Some of the reactions in today’s round-up post are from rehearsal videos the EBU has published on YouTube today and some from watching rehearsals in the press centre. This post will be updated throughout the day.
Francesca Michielin’s vocal stamina slipped a little during the second run-through in Italy’s first rehearsal. I still like the song – it has an endearing bittersweet quality, a sort of wilting flower defiant in the face of its dwindling levels of chlorophyll. The plant reference isn’t some flight of fancy, by the way. Francesca stands in the middle of a row of fake plants stuck on the top of stalks. It’s as though she got lost in amongst the exhibits at the Natural History Museum. And that’s disappointing, because the imagery jars with what is otherwise quite a beautiful song.
Joe and Jake, singing for the first time at the Globen, had three run-throughs of their song ‘You’re Not Alone‘. There is an pleasing simplicity to the number which is complimented by a backdrop which lacks pretension, serving to underline the boys obvious enthusiasm on stage.
Joe and Jake with their twinkling eyes and bright white smiles are striking in close-ups, particularly in the opening sequence. They bound around on stage together like brothers too. The may well start by giving the impression it doesn’t have much impact, but the repetition of the hook and seeing Joe put arm around his singer partner’s shoulder, makes for something rather touching come the final chord. There were some mild (and I mean mild) intonation issues in the opening intervals during run-throughs one and two, but what really impressed me was how these seemed to be completed ironed out come the third time through.
Lithuania’s song ‘I’ve Been Waiting For This Night‘ makes for an entertaining watch though not for the reasons their singer Donny Montell might hope. Since his arrival and first rehearsal, a few days ago, Donny’s now got his hair done and it looks ridiculous. His moves on stage are clearly channelling Justin Bieber, making the whole thing look really rather overblown. I’m actually feeling a bit sorry for the guy – someone needs to step up and take control.
The press centre is enthusiastic for Austrlia’s ‘Sound of Silence’ and I remain so on the whole. But, on the high definition screens here, there’s a cheap look to the quality of the outfit Dani is wearing (despite the sequins on the long flowing dress) which starts me wondering whether this might possibly jump the shark.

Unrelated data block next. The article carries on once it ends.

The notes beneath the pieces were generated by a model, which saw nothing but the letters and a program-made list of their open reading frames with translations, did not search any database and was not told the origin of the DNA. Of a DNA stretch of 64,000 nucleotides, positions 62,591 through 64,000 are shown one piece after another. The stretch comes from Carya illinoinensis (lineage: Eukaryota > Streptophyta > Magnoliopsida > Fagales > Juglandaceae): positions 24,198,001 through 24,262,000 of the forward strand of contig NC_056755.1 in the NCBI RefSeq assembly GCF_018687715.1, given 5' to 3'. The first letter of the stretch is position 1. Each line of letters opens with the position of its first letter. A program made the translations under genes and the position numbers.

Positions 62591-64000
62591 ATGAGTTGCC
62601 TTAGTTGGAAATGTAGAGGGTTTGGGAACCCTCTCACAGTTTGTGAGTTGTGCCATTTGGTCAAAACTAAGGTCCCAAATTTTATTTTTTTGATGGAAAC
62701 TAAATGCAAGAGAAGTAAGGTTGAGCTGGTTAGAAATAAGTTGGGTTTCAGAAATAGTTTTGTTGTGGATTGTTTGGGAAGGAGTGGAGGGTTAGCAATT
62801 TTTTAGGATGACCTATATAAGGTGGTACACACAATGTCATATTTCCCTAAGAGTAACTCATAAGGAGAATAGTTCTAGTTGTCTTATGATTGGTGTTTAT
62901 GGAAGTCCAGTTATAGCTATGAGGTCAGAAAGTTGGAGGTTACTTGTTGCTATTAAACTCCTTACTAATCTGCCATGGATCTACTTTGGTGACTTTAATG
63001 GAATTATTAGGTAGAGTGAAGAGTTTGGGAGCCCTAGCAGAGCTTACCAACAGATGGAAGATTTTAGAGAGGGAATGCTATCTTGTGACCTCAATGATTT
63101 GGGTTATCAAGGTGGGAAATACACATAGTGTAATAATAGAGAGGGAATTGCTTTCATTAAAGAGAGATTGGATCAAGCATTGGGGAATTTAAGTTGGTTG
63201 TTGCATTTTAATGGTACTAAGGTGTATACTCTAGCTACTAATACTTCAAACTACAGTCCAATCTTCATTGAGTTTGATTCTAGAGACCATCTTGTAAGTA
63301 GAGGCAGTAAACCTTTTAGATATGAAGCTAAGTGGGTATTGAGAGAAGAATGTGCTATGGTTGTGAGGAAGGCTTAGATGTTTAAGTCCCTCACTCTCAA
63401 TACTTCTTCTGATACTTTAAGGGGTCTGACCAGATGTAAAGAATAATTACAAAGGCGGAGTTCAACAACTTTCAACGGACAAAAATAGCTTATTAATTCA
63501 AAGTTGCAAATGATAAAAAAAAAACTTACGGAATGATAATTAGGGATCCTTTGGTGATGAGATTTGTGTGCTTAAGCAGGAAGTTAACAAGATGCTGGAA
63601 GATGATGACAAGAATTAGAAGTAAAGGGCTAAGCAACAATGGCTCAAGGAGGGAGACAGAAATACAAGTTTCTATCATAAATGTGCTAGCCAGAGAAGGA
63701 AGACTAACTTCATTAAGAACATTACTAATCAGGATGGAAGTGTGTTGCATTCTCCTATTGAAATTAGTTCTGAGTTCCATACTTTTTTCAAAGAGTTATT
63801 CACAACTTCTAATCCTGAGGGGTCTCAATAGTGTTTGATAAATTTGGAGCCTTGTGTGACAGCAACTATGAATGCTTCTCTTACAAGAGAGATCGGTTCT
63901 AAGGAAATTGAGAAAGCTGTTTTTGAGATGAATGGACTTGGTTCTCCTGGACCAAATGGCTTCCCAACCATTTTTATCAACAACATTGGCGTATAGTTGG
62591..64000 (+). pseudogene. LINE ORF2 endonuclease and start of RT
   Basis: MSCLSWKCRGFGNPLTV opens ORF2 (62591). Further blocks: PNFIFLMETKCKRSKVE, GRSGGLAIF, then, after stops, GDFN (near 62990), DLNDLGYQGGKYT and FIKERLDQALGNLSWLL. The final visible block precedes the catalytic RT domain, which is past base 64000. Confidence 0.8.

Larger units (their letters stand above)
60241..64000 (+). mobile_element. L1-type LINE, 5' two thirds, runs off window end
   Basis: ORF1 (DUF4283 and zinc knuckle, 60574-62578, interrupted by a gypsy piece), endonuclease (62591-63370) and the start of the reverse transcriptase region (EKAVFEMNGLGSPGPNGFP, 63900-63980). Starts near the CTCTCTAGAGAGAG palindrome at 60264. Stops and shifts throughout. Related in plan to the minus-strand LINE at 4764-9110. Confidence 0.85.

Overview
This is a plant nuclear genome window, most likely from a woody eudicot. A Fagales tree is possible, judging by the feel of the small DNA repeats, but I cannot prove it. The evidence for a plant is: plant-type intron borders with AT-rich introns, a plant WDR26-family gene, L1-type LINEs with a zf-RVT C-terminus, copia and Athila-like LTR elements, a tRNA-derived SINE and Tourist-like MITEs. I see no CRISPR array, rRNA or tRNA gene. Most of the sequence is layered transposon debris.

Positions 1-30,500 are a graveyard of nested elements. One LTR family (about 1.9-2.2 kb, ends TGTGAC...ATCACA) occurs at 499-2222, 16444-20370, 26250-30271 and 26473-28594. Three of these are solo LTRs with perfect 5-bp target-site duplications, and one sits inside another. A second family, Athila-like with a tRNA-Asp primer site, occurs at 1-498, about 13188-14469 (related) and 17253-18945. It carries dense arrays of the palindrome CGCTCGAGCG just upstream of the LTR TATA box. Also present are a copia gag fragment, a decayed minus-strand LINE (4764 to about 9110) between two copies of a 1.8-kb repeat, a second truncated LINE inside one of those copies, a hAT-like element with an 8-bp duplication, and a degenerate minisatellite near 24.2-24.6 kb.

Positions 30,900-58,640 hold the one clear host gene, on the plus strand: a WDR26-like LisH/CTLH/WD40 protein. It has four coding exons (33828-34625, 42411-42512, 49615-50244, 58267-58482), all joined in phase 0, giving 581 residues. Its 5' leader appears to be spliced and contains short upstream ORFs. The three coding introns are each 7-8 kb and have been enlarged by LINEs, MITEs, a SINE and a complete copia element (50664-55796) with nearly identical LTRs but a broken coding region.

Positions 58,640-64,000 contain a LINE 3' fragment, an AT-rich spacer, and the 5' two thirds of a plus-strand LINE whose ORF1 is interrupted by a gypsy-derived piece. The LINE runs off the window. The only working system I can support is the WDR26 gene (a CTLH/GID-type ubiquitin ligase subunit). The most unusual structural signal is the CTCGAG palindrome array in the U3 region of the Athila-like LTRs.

Slovenia’s ‘Blue and Red‘ has worked itself into my brain. I now whistle it to myself a great deal and know that in a year’s time when this year’s songs have matured into the soundtrack for 2016, this song will be a key musical shortcut. That means I’ve lost all objectivity about it. Keep an ear out for the key change though – some shakey intonation.
I had a bit of a notable moment watching Bulgaria’s ‘If Love Was a Crime‘ on the big screens this afternoon: I wondered whether this might be the surprise success of the Contest. Not a surprise winner, but something that takes us unawares. Its competent, polished and quirky without veering into the ridiculous. The hook is mysterious but catchy, and singer Poli clearly loves performing. I think it will qualify, which means my list needs to change.
Words cannot convey quite how awful I think Denmark’s ‘Soldiers of Love‘ has actually turned out to be. I suspect it would be pretty cheesy, but rehearsals have surpassed those expectations. Either the vocals are high in some places for all of them, but they’re all struggling to pass something solid – the expressions on their faces are, really and truly, over the top. I don’t want it to qualify, but I fear it might just.
Ukraine’s ‘1944‘ from Jamala is far and away the most sophisticated song, and the most sophisticated presentation too. It looks even better on the big screens which means it will be striking for TV audiences. This is the one that will make people sit up and say, ‘that’s the one’. That’s what I’m hoping. And when the initial hook is reunited with the vocal in the final chorus, I feel physically moved. It’s an incredible thing.
Second time around, Norway’s ‘Icebreaker‘ remains infuriating – it doesn’t make any musical sense to me at all. Similarly, nothing has changed for me with Albania ‘Fairytale‘. Not a Grimm tale, more of a set of operating instructions for an old washing machine. Georgia’s Brit-Poppy ‘Midnight Gold‘ has been pushed over the precipice by their ridiculous lighting.
Belgium‘s choreography remains beyond amazing, and Laura’s performance is remarkable. An absolute corker of a stage act.